5 August 2008
We thank David JR Hutchon, Tom Jefferson, and Tammy L Boyce for their comments regarding other forms of bias besides industry bias. Central to the question about conflicts of interest is the unique role of industry bias compared to other forms of bias (personal, legal, perhaps even religious). In contrast to the multiple directions other forms of bias can take, industry bias has been consistently documented to be unidirectional: making products seem safer and more effective.1-4
What’s more, financial conflicts are subversively powerful. Everybody wants to believe he or she is above doing bad science, or touting a drug for a few thousand bucks, and the people who are consulting for industry and doing biased studies will claim their integrity is above reproach. But the evidence is clear: money talks.
The assurance that industry can use its formidable powers to trump even the best, publicly funded science is evident in the following statement by an industry insider who told the BMJ why the ALLHAT study, which was by his own admission a good study, would be easily buried by industry PR: According to Kevin Brode, (then) vice president of sales and marketing at marketRx, a firm that provides strategic marketing information to the pharmaceutical industry, “Doctors say they’ll change their prescribing habits after a negative study, but their prescription behaviour tends not to bear this out." Why not? "The reality is no one promotes a diuretic. So you’ve got one study that says yes, you should [use a diuretic], then starting the day after, you’ve got a $10 billion industry. . . and 55 promotional events . . . for an ACE inhibitor coming back in and saying ‘Here’s why my ACE inhibitor is safe and here’s why you should be using this.’ I mean, it’s promotion. Can ALLHAT stand up to that?"5
Our list was merely intended to be an additional resource of industry -independent experts for journalists who currently are inundated by industry PR, industry associations, and industry-paid KOLs or key opinion leaders. We trust our critics do not object to journalists having such an additional resource.
Nor is The List intended to “demonize” those who work for industry, as suggested by Boyce. There are plenty of superb researchers out there who have COIs with industry. We offer this list to our colleagues in the interest of giving them a way to find experts whose opinions might well agree with those who have conflicts, but who can say they came to their conclusions and they conducted their research without that particular bias. We didn’t create The List in order to exclude anyone, instead we wanted journalists to include those who too often are not consulted.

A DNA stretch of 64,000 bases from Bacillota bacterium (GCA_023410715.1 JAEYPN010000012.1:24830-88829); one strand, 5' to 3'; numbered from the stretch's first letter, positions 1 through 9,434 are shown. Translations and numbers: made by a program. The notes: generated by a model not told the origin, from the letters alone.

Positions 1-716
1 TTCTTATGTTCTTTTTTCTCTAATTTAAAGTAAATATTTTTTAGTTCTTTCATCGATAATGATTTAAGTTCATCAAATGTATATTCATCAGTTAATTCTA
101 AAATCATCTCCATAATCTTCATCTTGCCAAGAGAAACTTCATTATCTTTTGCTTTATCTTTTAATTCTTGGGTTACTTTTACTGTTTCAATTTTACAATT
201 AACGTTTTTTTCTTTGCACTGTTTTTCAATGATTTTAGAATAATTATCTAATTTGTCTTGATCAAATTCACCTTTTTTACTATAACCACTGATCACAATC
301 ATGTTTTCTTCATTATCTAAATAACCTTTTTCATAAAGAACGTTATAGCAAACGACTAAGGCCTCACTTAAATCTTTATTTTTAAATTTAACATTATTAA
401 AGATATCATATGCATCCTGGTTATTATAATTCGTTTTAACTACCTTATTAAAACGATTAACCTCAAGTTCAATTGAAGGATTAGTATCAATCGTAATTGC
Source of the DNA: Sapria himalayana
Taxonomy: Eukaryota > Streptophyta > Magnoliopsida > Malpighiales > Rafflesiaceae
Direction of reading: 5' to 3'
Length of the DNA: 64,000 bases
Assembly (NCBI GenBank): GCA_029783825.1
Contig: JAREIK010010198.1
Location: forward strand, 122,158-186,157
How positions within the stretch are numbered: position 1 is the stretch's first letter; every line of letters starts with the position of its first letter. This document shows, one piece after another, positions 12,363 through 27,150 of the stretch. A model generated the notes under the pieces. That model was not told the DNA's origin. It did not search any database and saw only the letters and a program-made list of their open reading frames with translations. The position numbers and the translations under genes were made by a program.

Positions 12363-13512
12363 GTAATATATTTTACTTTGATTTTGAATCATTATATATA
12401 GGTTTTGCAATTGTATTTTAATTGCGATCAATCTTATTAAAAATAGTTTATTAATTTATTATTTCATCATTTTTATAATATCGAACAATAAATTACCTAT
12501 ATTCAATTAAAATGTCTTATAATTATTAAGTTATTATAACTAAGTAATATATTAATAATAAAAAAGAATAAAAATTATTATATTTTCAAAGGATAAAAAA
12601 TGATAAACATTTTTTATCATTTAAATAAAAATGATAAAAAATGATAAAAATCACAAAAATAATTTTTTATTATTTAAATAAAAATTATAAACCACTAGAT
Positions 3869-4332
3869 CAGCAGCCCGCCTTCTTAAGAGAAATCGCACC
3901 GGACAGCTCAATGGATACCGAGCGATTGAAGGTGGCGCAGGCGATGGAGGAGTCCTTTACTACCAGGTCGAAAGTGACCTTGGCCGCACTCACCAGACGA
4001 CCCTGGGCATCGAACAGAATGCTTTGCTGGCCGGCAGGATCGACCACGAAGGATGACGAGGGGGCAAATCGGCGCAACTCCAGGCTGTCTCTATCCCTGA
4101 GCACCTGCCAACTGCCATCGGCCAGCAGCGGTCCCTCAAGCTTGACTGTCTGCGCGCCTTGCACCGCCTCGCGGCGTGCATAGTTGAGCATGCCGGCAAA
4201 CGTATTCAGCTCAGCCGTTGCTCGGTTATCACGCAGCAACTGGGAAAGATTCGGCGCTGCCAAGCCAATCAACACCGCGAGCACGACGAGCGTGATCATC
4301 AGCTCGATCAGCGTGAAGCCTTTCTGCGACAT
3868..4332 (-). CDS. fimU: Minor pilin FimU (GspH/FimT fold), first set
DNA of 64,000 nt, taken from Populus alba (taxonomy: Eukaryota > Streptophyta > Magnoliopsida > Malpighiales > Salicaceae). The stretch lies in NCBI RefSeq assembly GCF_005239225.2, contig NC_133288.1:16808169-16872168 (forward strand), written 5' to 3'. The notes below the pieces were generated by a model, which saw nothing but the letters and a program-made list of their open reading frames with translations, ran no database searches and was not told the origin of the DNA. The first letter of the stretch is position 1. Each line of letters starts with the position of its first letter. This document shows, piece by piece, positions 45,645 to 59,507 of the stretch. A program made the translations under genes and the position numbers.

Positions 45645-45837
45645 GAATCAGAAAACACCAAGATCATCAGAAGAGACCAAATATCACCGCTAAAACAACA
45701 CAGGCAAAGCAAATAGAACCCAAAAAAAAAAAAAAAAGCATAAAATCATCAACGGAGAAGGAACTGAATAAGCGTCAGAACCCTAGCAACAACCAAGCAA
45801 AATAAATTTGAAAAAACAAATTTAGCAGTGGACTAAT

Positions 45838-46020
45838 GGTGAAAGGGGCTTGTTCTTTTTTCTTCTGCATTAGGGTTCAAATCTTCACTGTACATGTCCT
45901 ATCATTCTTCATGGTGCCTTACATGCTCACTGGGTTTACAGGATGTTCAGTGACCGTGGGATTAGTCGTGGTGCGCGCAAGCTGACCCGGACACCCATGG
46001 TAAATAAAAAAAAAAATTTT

If the two of us have a bias, it is toward helping our colleagues try to balance the unidirectional influence of pharmaceutical money. We value the experts on this list not because they are anti-industry, but rather because they are skeptical, rigorous, and because those who have potential financial conflicts are willing to disclose them.
Jeanne Lenzer and Shannon Brownlee
1. Brownlee S, Doctors Without Borders Washington Monthly. pp 2004. http://www.washingtonmonthly.com/features/2004/0404.brownlee.html
2. Stelfox HT, Chua G, O'Rourke K, Detsky AS. Conflict of interest in the debate over calcium-channel antagonists. N Engl J Med 1998;338:101- 6.
3. Turner EH, Matthews AM, Linardatos E, Tell RA, Rosenthal R. Selective publication of antidepressant trials and its influence on apparent efficacy. N Engl J Med 2008;358:252-60.
4. Bodenheimer T. Uneasy alliance--clinical investigators and the pharmaceutical industry. N.Engl.J.Med. 2000;342:1539-44.
5. Lenzer J. Marketing: Spin doctors soft pedal data on antihypertensives. BMJ 2003;326:170.
Competing interests: None declared
Competing interests: None declared
New York, USA 12401
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